Torchwood: Miracle Day, Episode 5

(Index to all Torchwood posts here.)

Now that’s more like it.

Plot:

Governments around the world agree on emergency measures to place people in three different categories: three, two, and one… alive, ill, and dead. Categories two and one are shipped off to camps for containment and treatment in the face of rampant disease in the hospitals, Gwen’s father amongst them. Dr Vera Juarez sets her doubts aside and joins the Torchwood team in disgust at the actions of the governments of the world. Living people are being categorised as dead, disposable, objects.

Torchwood discovers that hidden ‘modules’ are a part of the camps around the world, and they infiltrate two camps – one in the States and one in the UK. Gwen tries to free her father, but the stress of the escape triggers a heart-attack, relegating him to category one. Rex infiltrates the State-side camp as a patient, whilst Vera uses her position on the medical panels to pose as an inspector and Esther enters as clerical staff.

Meanwhile, Jack tries to appeal to Oswald’s conscience to persuade him to use his media attention to expose PhiCor.

How was it different?

Suddenly Torchwood seems like biting political commentary. Healthcare being turned over to big business under the radar. Political freedoms being curtailed in response to a crisis. ‘A new age of care and compassion’ sounds very much like the sort of thing our current Prime Minister might say whilst categorising groups of people cleanly away so that they can be disposed of.

And yet the cutting undercurrent of this is that it is a genuinely desperate situation. It’s entirely understandable that people would agree to any plausible solution that sought to bring to control a situation rapidly becoming apocalyptically chaotic. It’s telling that the writers tacitly recognise the remarkably terrorist aspects to Torchwood’s activities. They’re operating outside and against governments to infiltrate and sabotage in the cause of freedom. It’s a surprisingly balanced and intriguing view that encourages us to weigh up the options and the sides and identify with aspects of disparate groups. I’m even warming to the presentation of Oswald Danes in his uniquely challenging fight for survival. He’s still a repulsive figure, but they’re starting to move him into a depth he lacked at the beginning, and I approve. I suspect we’re setting up this human complexity against a complete othering of an Alien Evil, but it’s still an unusually nuanced take.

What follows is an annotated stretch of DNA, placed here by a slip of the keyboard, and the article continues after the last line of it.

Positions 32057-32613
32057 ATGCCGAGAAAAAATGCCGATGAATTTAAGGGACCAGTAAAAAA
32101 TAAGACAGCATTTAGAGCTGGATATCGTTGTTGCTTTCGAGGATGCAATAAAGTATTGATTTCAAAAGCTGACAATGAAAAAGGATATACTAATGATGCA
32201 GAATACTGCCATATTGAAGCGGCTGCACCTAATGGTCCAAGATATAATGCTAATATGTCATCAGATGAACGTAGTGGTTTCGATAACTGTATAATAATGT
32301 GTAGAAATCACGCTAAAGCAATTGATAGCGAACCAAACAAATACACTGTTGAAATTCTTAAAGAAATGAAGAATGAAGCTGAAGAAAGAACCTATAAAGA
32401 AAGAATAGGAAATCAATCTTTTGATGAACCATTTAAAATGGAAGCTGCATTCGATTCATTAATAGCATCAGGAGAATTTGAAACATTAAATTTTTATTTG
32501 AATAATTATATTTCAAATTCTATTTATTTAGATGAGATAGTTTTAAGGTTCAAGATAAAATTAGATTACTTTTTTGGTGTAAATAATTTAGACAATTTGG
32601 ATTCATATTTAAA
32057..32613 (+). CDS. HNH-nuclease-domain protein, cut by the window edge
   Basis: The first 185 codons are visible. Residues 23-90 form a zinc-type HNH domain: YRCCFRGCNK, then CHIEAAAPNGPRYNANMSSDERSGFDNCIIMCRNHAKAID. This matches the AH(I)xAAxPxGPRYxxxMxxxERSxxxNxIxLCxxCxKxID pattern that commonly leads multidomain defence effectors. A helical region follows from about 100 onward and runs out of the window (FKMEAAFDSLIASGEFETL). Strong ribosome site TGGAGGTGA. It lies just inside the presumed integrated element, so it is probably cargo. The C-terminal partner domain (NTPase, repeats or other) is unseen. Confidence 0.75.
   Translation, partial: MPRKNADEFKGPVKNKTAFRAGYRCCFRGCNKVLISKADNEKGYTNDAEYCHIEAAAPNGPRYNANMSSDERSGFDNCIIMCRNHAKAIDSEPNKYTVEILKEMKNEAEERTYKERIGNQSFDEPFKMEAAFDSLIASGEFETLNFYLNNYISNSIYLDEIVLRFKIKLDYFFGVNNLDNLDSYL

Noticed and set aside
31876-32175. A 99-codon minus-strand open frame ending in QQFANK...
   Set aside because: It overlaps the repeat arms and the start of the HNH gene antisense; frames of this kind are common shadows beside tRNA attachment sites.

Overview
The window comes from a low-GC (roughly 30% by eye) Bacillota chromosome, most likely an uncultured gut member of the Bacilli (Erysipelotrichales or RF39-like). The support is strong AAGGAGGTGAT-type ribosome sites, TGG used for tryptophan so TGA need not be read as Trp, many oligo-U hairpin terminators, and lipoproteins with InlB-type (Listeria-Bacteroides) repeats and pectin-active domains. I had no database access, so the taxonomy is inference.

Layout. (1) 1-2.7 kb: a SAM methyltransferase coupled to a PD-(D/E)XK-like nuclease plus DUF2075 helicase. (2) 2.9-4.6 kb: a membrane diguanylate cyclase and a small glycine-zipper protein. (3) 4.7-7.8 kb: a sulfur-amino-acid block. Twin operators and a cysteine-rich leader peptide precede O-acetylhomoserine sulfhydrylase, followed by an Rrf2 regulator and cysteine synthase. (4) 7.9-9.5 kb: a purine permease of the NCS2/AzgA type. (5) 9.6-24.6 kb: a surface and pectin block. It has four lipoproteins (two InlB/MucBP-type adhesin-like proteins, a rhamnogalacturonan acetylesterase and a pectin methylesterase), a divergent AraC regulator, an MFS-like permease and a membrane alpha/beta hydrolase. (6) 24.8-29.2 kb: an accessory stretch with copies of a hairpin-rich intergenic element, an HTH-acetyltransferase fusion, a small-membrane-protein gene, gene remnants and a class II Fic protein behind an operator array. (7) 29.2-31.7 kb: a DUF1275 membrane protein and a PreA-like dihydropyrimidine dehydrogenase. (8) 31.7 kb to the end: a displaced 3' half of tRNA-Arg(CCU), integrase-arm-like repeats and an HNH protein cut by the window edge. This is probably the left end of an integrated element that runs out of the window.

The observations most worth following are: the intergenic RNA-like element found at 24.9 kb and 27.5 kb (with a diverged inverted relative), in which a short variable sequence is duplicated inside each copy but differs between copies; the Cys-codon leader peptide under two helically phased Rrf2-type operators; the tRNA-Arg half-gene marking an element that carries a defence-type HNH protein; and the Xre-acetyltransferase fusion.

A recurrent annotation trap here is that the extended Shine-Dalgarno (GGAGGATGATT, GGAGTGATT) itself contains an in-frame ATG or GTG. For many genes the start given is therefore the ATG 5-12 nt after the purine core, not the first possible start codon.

I haven’t talked about it much, but Miracle Day has also been delightfully and understatedly inter-racial throughout. Yes, there’s a predominance of white main cast members, but we also see multiple black, Asian, and Latino people. I’ve mentioned before that the treatment of women is pretty good – there are lots of them, and the frequently kick ass, but they’re also vulnerable and believable in turn. Esther’s character’s had a rough ride, but Gwen and Juarez are consistently both interesting and strong. Perhaps the most peculiar thing, for Torchwood is that one of the least comfortable aspects of the show is its treatment of homosexuality, which seems to have been reduced to Jack making bad jokes to make Rex uncomfortable. It’s forced and unnatural and a little uncomfortable to watch.

Quite apart from the themes, though, this episode was fast paced, tense, and believable in a way the previous two episodes weren’t. Someone spoiled the ending for me by Googling key terms that brought them to my blog, if you would believe it, but it was still shocking and rather impressively horrible. Everything feels like it’s coming together, and I’m eager to watch the next episode next week. Hurrah!